Long-term interest rates have been trending slightly downward, with the 10-year US Treasury rate ending May at 1.58% after peaking at 1.74% in March.  Short term rates, which are much more controlled by the Federal Reserve, remain at or near zero.  As we go through the remainder of the year, job growth and inflation rates will be significant determinants of long-term interest rate trends, and our opinion is that economic data would suggest higher rates later in the year.  The Federal Reserve has given several indications of allowing inflation to remain elevated in the near term to ensure the economic recovery is on solid footing.  Further, no Fed actions to slow or curb either inflation or growth have been enacted as of yet. 

As we begin to enter the summer months, much of the market analysis will be focused on the economic ramifications of loosening restrictions and the resumption of “normal” activity for a broad swath of US citizens.  Vaccination levels have increased, with recent reports suggesting over 50% of US adults have now been vaccinated paired with a current administration target of 70% with at least one dose by the Fourth of July.  Vaccination data varies across the states and expected future COVID impacts are likely to be more targeted and regional compared to countrywide as seen in the recent past.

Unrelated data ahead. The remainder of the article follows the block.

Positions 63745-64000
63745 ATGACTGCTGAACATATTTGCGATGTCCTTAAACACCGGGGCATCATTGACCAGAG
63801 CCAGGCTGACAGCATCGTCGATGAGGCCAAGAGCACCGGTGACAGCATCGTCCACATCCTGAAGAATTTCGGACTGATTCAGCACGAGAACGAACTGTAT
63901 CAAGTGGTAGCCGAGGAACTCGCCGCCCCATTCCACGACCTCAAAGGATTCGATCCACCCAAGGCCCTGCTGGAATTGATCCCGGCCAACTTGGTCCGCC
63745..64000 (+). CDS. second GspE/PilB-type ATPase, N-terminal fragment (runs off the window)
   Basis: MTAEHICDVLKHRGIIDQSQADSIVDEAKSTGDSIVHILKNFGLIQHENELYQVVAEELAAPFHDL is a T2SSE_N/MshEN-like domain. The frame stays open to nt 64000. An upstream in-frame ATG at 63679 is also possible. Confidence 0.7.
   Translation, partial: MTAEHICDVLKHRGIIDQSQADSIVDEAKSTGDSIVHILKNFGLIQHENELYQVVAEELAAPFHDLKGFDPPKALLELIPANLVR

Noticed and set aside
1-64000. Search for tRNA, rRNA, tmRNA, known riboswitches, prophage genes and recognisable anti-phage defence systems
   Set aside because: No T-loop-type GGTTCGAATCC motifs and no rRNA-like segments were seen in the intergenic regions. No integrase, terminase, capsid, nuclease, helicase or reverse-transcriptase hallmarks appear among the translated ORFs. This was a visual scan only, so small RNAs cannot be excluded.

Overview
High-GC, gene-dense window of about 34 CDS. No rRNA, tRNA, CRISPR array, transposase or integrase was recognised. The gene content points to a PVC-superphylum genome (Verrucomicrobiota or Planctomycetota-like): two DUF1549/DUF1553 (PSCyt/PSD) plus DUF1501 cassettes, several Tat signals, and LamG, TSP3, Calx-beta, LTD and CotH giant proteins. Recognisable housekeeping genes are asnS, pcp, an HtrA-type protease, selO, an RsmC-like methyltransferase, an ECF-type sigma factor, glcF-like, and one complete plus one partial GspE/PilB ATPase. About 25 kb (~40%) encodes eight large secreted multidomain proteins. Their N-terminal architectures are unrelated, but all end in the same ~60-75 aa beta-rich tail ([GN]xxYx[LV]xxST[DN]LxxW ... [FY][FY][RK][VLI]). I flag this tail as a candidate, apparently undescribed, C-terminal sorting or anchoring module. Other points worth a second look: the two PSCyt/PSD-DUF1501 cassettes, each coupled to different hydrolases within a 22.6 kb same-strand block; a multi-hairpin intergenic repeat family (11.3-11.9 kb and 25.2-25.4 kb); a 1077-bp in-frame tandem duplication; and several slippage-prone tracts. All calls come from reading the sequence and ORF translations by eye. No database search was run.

Further, the end of June will reflect the end of the second quarter in 2021, which also provides an anniversary of the most significant economic shutdowns due to COVID.  After this quarter, company earnings and the economy will begin to compare against recovery instead of shutdown, and company outlooks for the second half will give investors a better sense of the magnitude of economic acceleration.

As we stated last month, markets have been incredibly resilient after the severe correction of March 2020.  There have been very few instances of corrections during this time even as economic data has been more uneven.  We are clearly in economic growth mode, but despite inflation concerns as a result of capacity constraints and high demand, investors have been steadfast in buying the slightest of market dips. 

These types of markets rarely last forever.  Enjoy them while they happen but understand that volatility is a function of the market and will return at some point in the future.  This will invariably create a correction as new worries replace the old fears that either subsided or have been concluded.  This is natural and part of the investing process.  Timing this change in trend with an all in/all out strategy is incredibly difficult to do and not recommended.  While we do emphasize prudence over aggression at this time, we believe market fundamentals are on solid ground and would look to market corrections as future opportunities.

Posted on June 3, 2021 Read More